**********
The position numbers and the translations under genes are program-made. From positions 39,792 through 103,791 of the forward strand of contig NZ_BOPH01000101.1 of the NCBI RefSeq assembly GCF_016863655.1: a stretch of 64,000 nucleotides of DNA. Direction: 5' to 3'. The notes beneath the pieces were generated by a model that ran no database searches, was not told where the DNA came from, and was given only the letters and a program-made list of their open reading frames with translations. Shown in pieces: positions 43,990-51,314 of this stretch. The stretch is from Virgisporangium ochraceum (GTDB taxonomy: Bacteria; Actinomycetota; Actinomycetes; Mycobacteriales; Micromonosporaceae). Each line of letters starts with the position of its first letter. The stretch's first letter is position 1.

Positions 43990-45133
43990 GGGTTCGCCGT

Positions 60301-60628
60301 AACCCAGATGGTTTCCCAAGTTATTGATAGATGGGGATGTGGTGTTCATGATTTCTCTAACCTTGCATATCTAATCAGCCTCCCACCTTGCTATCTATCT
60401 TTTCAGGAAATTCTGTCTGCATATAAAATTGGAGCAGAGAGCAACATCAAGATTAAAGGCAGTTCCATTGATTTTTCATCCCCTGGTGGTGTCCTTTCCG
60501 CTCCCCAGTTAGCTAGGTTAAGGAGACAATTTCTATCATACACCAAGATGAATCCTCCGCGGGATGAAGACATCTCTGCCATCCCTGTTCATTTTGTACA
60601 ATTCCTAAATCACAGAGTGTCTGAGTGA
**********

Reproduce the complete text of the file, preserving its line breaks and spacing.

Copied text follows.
The position numbers and the translations under genes are program-made. From positions 39,792 through 103,791 of the forward strand of contig NZ_BOPH01000101.1 of the NCBI RefSeq assembly GCF_016863655.1: a stretch of 64,000 nucleotides of DNA. Direction: 5' to 3'. The notes beneath the pieces were generated by a model that ran no database searches, was not told where the DNA came from, and was given only the letters and a program-made list of their open reading frames with translations. Shown in pieces: positions 43,990-51,314 of this stretch. The stretch is from Virgisporangium ochraceum (GTDB taxonomy: Bacteria; Actinomycetota; Actinomycetes; Mycobacteriales; Micromonosporaceae). Each line of letters starts with the position of its first letter. The stretch's first letter is position 1.

Positions 43990-45133
43990 GGGTTCGCCGT

Positions 60301-60628
60301 AACCCAGATGGTTTCCCAAGTTATTGATAGATGGGGATGTGGTGTTCATGATTTCTCTAACCTTGCATATCTAATCAGCCTCCCACCTTGCTATCTATCT
60401 TTTCAGGAAATTCTGTCTGCATATAAAATTGGAGCAGAGAGCAACATCAAGATTAAAGGCAGTTCCATTGATTTTTCATCCCCTGGTGGTGTCCTTTCCG
60501 CTCCCCAGTTAGCTAGGTTAAGGAGACAATTTCTATCATACACCAAGATGAATCCTCCGCGGGATGAAGACATCTCTGCCATCCCTGTTCATTTTGTACA
60601 ATTCCTAAATCACAGAGTGTCTGAGTGA